Athlete to Watch: Madelynn Gorman-Shore

March 21 2014, 5:55 PM

Normally, people don’t get pedicures to destroy them right away, but that’s exactly what 15-year-old Madelynn Gorman-Shore plans to do. The taekwondo athlete asked her pedicurist to paint a stylized white “TRT” on her big toe over a black base color, to honor the Littleton studio where she trains. Gorman-Shore hopes to compete hard enough to scratch the logo off, even if it leaves her toes bloodied and bruised in the process. Just an inch short of six feet, this towering teen is about to compete on the biggest stage of her young career: the Junior World Taekwondo Championships in Chinese Taipei (March 23–26) as a member of Team USA. 

Gorman-Shore has dominated national Olympic-style sparring tournaments for two years, which help earn her a spot on the U.S. team for the upcoming competition. She took up the sport when she was seven years old after seeing a taekwondo demonstration, and now devastates with those black-covered toes. But it isn’t easy. “[Taekwondo] is a combination of mental and physical strength,” Gorman-Shore says. “I’m still working on the mental part. Sometimes I want to just give in.” She practices six nights a week, attends a co-ed class of mixed ages, and admits that it took her awhile to get used to the fight. “I didn’t always like sparring,” she says. “I didn’t like getting kicked at all.”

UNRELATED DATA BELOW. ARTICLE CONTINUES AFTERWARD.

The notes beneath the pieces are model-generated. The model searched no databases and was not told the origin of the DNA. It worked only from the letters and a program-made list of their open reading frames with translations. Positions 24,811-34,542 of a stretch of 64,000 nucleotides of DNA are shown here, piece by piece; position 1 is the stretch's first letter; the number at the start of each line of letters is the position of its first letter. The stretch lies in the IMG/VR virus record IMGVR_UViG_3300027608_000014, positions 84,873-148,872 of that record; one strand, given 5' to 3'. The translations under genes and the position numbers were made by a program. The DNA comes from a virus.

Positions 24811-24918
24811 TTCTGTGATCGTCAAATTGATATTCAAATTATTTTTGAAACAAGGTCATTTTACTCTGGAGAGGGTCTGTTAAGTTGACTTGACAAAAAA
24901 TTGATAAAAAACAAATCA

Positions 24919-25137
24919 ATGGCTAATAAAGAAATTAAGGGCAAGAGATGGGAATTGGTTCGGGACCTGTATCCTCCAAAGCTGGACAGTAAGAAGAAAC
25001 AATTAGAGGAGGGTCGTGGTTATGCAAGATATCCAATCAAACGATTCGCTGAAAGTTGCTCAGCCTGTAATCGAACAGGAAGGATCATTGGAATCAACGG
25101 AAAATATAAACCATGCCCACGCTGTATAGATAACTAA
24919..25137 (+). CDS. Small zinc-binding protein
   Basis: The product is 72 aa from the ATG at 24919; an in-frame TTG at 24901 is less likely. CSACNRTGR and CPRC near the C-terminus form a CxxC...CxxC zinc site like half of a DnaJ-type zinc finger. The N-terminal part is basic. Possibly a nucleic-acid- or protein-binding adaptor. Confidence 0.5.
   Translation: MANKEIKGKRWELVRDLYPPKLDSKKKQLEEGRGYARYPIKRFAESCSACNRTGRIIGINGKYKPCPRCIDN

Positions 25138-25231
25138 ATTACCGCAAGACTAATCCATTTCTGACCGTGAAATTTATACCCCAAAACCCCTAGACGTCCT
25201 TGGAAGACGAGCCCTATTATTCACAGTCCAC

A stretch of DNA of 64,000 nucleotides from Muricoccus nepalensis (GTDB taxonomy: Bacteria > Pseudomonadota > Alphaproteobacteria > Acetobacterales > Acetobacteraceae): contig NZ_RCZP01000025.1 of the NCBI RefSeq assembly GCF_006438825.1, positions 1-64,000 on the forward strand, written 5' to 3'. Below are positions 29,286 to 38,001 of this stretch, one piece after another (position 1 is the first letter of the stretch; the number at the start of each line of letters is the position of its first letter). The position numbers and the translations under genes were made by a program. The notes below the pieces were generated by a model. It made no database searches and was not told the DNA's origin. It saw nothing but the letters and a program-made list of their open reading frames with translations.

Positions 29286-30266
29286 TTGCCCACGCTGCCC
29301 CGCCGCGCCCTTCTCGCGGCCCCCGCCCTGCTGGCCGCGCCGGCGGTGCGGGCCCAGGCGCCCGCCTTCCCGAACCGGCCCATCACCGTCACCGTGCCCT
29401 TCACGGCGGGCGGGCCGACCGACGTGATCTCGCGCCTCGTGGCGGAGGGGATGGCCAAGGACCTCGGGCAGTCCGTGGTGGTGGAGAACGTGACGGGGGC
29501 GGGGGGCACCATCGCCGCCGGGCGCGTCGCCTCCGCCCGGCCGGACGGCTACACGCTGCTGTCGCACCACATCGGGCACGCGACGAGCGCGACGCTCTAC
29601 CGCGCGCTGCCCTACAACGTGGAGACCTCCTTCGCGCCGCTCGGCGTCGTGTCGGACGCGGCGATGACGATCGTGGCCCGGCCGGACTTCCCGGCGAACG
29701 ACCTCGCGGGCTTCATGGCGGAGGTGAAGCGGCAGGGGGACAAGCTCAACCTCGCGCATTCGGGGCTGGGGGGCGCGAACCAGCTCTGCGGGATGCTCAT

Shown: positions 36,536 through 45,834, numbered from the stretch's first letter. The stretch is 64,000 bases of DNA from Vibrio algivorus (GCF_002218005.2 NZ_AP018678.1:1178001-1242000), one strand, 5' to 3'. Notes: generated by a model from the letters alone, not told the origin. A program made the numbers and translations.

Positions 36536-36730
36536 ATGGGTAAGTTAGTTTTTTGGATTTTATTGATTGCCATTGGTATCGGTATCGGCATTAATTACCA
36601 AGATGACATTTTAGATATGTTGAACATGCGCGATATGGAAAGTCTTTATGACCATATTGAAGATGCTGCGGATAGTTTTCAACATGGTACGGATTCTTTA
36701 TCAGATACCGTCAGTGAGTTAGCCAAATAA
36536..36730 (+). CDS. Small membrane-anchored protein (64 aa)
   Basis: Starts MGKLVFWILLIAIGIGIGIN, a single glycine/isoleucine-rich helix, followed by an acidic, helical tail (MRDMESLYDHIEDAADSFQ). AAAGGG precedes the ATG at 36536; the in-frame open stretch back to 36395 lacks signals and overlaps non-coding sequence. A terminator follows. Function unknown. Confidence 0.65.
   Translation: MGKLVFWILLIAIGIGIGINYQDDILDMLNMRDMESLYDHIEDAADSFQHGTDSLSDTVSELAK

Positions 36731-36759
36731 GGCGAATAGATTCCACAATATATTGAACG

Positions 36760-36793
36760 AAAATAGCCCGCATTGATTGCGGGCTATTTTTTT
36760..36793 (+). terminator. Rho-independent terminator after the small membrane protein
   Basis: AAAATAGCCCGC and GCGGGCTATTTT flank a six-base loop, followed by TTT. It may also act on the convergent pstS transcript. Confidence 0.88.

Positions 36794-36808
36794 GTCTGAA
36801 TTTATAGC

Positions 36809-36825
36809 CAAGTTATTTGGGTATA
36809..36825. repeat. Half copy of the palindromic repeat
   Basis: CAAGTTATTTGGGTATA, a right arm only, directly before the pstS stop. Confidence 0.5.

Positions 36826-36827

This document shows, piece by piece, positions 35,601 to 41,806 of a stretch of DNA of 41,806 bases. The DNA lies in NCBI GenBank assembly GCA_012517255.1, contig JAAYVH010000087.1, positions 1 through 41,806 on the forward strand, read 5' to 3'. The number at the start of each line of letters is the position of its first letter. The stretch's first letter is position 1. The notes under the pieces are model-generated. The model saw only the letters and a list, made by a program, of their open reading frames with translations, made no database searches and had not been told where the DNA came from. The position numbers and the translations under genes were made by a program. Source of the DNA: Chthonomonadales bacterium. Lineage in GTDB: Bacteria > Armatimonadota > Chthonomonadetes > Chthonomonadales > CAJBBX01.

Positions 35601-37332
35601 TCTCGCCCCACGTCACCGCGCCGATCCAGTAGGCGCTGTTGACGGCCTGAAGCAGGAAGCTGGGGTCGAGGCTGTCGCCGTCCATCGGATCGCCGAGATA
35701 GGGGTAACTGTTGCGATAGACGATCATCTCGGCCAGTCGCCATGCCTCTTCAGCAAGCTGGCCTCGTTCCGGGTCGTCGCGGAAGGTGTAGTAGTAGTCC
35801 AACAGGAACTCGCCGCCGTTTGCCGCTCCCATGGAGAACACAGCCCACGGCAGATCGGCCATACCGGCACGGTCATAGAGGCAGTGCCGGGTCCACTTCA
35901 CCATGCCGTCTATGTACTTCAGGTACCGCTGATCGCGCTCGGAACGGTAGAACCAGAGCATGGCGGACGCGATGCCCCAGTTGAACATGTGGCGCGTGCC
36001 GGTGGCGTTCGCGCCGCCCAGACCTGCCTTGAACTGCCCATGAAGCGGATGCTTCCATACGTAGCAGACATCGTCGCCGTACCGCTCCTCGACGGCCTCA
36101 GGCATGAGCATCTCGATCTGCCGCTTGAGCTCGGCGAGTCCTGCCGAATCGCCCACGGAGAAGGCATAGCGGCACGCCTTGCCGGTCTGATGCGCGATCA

When she’s not kicking butt, Gorman-Shore is a pretty typical teenager. She’s a fan of the Colorado Avalanche and forward Matt Duchene. She plays volleyball when her schedule allows, and recently got a driving permit. Despite all of the typical teenage distractions, though, her focus is on making the 2016 Olympic team. (The United States' Paige McPherson won a bronze medal at age 21 in the 2012 London Olympics, and the U.S. has been competitive in taekwondo on the Olympic stage since the sport’s introduction in the 2000 Sydney games.) That look-ahead philosophy is part of what keeps her motivated: "At school, people don’t really understand the concept of what I do,” Garman-Shore says. “But I hope they will try to understand in the future.”